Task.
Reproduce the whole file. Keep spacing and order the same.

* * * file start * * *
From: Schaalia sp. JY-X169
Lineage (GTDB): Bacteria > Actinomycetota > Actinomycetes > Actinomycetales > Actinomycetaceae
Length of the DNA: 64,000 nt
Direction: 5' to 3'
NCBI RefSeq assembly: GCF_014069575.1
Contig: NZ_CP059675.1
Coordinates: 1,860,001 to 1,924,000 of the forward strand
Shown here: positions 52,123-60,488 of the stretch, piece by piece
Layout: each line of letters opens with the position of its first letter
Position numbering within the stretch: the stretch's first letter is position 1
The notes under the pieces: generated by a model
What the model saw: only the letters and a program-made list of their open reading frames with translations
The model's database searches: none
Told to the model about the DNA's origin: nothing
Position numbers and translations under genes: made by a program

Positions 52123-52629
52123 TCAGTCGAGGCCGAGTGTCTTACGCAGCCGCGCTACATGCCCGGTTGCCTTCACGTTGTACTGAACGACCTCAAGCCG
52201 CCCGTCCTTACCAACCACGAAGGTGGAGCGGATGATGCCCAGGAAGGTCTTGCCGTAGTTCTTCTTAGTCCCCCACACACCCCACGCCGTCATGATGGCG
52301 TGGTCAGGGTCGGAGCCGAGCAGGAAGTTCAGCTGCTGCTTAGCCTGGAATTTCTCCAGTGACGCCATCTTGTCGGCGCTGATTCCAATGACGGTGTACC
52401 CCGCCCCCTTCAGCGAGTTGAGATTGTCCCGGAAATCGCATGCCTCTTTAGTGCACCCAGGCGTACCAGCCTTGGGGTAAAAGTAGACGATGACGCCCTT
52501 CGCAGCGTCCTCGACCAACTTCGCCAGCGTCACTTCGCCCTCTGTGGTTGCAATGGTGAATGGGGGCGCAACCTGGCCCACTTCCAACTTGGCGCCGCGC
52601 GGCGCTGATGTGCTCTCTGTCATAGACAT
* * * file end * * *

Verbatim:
From: Schaalia sp. JY-X169
Lineage (GTDB): Bacteria > Actinomycetota > Actinomycetes > Actinomycetales > Actinomycetaceae
Length of the DNA: 64,000 nt
Direction: 5' to 3'
NCBI RefSeq assembly: GCF_014069575.1
Contig: NZ_CP059675.1
Coordinates: 1,860,001 to 1,924,000 of the forward strand
Shown here: positions 52,123-60,488 of the stretch, piece by piece
Layout: each line of letters opens with the position of its first letter
Position numbering within the stretch: the stretch's first letter is position 1
The notes under the pieces: generated by a model
What the model saw: only the letters and a program-made list of their open reading frames with translations
The model's database searches: none
Told to the model about the DNA's origin: nothing
Position numbers and translations under genes: made by a program

Positions 52123-52629
52123 TCAGTCGAGGCCGAGTGTCTTACGCAGCCGCGCTACATGCCCGGTTGCCTTCACGTTGTACTGAACGACCTCAAGCCG
52201 CCCGTCCTTACCAACCACGAAGGTGGAGCGGATGATGCCCAGGAAGGTCTTGCCGTAGTTCTTCTTAGTCCCCCACACACCCCACGCCGTCATGATGGCG
52301 TGGTCAGGGTCGGAGCCGAGCAGGAAGTTCAGCTGCTGCTTAGCCTGGAATTTCTCCAGTGACGCCATCTTGTCGGCGCTGATTCCAATGACGGTGTACC
52401 CCGCCCCCTTCAGCGAGTTGAGATTGTCCCGGAAATCGCATGCCTCTTTAGTGCACCCAGGCGTACCAGCCTTGGGGTAAAAGTAGACGATGACGCCCTT
52501 CGCAGCGTCCTCGACCAACTTCGCCAGCGTCACTTCGCCCTCTGTGGTTGCAATGGTGAATGGGGGCGCAACCTGGCCCACTTCCAACTTGGCGCCGCGC
52601 GGCGCTGATGTGCTCTCTGTCATAGACAT